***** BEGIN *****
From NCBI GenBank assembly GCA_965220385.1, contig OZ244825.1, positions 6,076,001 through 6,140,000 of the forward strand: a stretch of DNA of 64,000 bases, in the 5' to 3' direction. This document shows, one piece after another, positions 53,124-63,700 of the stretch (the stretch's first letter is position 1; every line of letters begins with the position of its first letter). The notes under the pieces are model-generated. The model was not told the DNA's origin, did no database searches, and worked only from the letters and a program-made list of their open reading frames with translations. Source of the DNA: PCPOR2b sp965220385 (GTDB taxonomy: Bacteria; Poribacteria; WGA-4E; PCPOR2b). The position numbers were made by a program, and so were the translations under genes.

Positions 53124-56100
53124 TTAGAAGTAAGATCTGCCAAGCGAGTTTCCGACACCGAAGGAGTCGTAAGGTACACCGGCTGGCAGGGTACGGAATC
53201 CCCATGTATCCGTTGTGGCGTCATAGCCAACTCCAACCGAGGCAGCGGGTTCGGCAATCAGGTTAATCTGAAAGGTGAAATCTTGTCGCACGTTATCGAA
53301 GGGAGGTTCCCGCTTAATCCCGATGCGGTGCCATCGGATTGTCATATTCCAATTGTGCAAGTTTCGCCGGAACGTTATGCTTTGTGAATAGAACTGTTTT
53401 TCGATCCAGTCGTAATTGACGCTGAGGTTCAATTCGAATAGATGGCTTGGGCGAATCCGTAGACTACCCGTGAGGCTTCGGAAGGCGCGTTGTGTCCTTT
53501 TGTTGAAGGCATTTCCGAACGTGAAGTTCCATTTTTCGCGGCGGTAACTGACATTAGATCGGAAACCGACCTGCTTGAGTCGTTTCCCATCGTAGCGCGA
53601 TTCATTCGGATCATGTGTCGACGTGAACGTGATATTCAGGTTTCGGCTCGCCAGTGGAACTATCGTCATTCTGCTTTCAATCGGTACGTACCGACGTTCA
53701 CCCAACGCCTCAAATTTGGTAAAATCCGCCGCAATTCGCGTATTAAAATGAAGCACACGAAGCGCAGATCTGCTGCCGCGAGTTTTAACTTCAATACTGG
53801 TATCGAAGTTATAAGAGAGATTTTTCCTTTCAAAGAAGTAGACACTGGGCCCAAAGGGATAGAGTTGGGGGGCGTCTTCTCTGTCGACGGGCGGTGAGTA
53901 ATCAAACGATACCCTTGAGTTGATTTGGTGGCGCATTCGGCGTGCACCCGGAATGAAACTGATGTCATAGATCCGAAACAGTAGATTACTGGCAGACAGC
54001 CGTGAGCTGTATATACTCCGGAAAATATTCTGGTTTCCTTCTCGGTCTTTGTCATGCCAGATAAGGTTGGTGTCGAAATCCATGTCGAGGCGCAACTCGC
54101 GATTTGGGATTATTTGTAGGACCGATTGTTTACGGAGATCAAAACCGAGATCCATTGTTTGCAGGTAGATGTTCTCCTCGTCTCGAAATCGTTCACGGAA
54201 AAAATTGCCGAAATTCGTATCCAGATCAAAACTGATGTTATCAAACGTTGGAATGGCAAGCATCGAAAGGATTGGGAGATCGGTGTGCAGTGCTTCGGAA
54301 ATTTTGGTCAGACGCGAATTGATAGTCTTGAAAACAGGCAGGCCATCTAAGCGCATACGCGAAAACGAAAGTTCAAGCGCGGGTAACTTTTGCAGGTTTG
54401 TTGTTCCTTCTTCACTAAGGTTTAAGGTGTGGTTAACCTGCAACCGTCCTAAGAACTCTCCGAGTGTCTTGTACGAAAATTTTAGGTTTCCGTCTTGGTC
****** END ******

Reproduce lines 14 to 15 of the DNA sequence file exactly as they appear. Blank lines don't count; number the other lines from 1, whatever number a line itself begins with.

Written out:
54201 AAAATTGCCGAAATTCGTATCCAGATCAAAACTGATGTTATCAAACGTTGGAATGGCAAGCATCGAAAGGATTGGGAGATCGGTGTGCAGTGCTTCGGAA
54301 ATTTTGGTCAGACGCGAATTGATAGTCTTGAAAACAGGCAGGCCATCTAAGCGCATACGCGAAAACGAAAGTTCAAGCGCGGGTAACTTTTGCAGGTTTG